Tampa Bay controlled 58% of the shot attempts at 5v5, won the quality battle 65% to 35%, out-chanced Carolina 10-6, and generated more high danger chances 5-2.

The highlights of the period came from the Lightning with two 2-on-1s, a breakaway, a sterling individual effort, and a fantastic penalty kill. The first came with Brayden Point and Ondrej Palat where Palat felt he scored after Nedeljkovic slid into the net with the puck. However, upon review, the no-goal call on the ice stood as the officials judged the play to be goaltender interference.

The second 2-on-1 came on the penalty kill as Hedman and Gourde raced down the ice. Unfortunately, Hedman missed the net with his shot. The breakaway came from Gourde on the penalty kill but he was thwarted by Nedeljkovic. Gourde stood out once again with a vintage Gourde play as he spun around a defender in the corner and powered his way toward the front of the net for a dangerous scoring chance. Lastly, there was the penalty kill that weathered an early push from Carolina before neutralizing any semblance of offense from the Hurricanes.

If the Lightning continues this style and pace for the third period, this might be the best overall game of the season for them.

Third Period

The final frame saw the Lightning not so much take their foot off the gas, rather, they focused on managing the puck while maintaining the offensive pressure in key spots. The Hurricanes went into full desperation mode with their approach, spearheaded by head coach Rod Brind’Amor shuffling his lines to start the period.

This gave the Hurricanes a much-needed spark as their offensive pressure started to force Tampa Bay back. That didn’t matter thanks to the strong defensive work by the Lightning and stellar play of Vasilevskiy.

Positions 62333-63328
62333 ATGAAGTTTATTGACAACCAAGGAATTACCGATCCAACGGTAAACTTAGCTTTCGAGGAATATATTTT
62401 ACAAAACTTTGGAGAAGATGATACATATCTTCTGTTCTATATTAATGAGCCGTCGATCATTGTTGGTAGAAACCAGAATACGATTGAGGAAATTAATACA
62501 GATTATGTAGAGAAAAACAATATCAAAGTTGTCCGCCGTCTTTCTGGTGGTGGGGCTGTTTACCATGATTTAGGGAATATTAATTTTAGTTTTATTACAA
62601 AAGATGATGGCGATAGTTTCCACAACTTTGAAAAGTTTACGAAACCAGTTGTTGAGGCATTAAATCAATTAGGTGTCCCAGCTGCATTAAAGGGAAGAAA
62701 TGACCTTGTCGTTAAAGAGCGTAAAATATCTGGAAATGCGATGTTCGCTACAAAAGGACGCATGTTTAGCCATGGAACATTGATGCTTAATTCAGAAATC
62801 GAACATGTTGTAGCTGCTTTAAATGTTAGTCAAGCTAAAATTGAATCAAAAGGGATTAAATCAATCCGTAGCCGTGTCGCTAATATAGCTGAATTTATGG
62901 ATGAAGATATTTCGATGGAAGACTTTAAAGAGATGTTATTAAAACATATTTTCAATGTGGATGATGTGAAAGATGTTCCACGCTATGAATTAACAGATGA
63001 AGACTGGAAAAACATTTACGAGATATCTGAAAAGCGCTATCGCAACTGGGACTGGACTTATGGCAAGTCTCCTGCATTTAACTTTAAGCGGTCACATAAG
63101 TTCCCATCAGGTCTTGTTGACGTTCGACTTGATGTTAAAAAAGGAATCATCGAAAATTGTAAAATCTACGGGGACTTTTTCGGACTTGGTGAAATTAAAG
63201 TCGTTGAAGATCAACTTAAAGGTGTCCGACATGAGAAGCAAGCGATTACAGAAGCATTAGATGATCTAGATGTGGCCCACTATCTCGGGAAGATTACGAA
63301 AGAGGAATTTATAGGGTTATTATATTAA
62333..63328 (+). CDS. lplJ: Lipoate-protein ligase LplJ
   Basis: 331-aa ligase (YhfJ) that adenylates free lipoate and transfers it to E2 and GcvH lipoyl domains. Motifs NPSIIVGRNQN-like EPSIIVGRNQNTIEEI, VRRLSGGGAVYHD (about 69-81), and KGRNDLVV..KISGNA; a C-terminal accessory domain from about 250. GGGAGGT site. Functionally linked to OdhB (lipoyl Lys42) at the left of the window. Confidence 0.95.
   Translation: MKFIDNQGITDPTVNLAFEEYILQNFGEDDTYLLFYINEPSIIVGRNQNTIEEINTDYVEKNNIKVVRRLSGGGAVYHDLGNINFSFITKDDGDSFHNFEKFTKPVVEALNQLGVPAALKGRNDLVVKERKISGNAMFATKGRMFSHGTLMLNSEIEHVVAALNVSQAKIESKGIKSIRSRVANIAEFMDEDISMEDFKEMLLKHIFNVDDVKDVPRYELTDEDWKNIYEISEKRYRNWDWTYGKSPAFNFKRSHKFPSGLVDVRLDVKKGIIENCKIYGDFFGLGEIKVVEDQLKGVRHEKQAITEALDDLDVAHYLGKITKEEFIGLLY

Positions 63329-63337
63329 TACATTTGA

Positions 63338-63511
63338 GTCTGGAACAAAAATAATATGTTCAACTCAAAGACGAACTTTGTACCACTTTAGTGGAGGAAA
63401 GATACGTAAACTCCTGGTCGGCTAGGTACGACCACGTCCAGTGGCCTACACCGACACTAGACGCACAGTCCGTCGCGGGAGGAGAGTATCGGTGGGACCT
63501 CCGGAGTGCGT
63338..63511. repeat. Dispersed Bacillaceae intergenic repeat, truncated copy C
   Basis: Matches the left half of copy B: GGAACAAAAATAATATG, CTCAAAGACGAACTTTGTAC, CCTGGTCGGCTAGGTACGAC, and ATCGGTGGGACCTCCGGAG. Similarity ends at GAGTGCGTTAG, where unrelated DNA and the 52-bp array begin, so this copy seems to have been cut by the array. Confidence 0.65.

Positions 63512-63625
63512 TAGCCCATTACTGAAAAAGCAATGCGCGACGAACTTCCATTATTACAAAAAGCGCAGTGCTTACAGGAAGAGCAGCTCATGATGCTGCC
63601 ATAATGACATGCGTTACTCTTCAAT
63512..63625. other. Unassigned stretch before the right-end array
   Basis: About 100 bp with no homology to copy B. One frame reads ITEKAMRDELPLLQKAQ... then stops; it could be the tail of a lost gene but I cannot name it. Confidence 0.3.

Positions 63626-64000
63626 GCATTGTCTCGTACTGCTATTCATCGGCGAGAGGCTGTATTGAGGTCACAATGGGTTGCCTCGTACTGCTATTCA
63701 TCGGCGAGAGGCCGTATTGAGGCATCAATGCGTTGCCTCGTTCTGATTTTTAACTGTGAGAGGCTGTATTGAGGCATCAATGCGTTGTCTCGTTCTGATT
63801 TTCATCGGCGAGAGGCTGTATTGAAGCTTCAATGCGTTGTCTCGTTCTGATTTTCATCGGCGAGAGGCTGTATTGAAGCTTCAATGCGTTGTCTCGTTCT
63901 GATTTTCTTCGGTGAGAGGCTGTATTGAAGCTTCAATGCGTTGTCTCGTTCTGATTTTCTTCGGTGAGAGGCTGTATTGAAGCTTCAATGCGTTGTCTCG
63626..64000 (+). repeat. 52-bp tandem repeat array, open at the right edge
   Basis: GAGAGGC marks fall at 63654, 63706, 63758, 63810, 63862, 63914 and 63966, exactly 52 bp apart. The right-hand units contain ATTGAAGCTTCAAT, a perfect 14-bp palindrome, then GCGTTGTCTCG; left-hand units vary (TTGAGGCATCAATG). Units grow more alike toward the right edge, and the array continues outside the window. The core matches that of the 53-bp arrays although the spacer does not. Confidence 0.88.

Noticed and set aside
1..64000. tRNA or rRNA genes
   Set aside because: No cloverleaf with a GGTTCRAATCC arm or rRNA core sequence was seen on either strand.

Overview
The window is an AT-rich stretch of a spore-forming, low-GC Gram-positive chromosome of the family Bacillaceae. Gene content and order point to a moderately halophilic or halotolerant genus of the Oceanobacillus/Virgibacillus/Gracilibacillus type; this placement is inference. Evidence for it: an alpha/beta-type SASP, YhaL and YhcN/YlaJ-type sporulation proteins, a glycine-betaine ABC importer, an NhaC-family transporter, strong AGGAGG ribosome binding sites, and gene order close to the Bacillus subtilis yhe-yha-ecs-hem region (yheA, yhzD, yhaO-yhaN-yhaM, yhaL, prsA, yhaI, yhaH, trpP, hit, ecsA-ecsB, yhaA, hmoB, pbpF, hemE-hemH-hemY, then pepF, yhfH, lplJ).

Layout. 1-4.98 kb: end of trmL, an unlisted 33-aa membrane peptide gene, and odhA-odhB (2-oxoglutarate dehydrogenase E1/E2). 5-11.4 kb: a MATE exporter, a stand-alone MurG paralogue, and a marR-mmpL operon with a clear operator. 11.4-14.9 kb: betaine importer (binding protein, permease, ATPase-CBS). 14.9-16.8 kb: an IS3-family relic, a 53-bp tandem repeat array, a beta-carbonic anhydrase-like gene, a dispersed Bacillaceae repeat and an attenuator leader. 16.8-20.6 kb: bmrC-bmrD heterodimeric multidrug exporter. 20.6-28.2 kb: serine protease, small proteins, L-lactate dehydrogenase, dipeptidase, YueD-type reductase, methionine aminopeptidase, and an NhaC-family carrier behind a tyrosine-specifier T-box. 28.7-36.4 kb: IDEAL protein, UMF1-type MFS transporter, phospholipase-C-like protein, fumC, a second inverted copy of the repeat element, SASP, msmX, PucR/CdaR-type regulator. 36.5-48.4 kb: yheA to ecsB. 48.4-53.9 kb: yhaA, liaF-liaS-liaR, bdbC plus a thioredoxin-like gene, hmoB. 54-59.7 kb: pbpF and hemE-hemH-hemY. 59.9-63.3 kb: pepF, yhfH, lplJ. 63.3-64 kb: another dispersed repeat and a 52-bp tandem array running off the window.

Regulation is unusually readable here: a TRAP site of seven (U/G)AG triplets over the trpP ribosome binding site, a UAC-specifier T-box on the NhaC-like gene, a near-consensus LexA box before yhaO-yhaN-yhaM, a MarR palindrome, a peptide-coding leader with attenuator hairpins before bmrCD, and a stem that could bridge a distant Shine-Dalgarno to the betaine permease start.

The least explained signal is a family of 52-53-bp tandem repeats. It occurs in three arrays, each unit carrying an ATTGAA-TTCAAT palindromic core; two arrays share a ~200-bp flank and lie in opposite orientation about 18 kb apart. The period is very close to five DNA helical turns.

If Vasilevskiy keeps playing the way he is, he’s going to run away with a second Vezina trophy. His play this season has been the best of his career, and a further reminder of how lucky Tampa Bay is to have, arguably, the best goaltender in the league.

Carolina continued to up their pressure as the period waned including pulling their goalie with three minutes left in regulation. The Lightning was up to the task as they thwarted the Hurricanes time and time again before the pressure relented and Tampa Bay capitalized on the empty net.

The final period is lopsided from an analytical perspective, but only from the shot attempt department. Carolina controlled 71% of the shot attempts at 5v5 but found themselves tied in the quality battle at 50%. Usually, Carolina’s motif is to control both of these during a game, but the Lightning did a spectacular job limiting their ability to generate dangerous chances.

Post-Game Thoughts

Colton getting his first career goal is fantastic, but the bigger thing I took from this game was how Tampa Bay refused to let Carolina do anything they wanted until the game was already in hand. The Hurricanes didn’t establish consistent zone pressure until the halfway point of the third period. From a process perspective, that’s phenomenal.

That said, the Lightning was sloppy with their passing in certain areas. Specifically, in their own end where they made numerous blind passes that were picked off by Carolina forwards. Tampa Bay did a good job recovering, but avoiding situations like that, in general, would be the preferable approach.

With the NHL utilizing this more baseball scheduling approach of mini-series throughout the season, it’s interesting to see how well Tampa Bay adjusted from their first two games compared to the most recent two. The team lamented on “not playing their game” enough, but the contrast between the first two games to the past two is stark. If this version of the Lightning consistently comes out onto the ice, then I don’t think any team has a chance of beating them in the playoffs.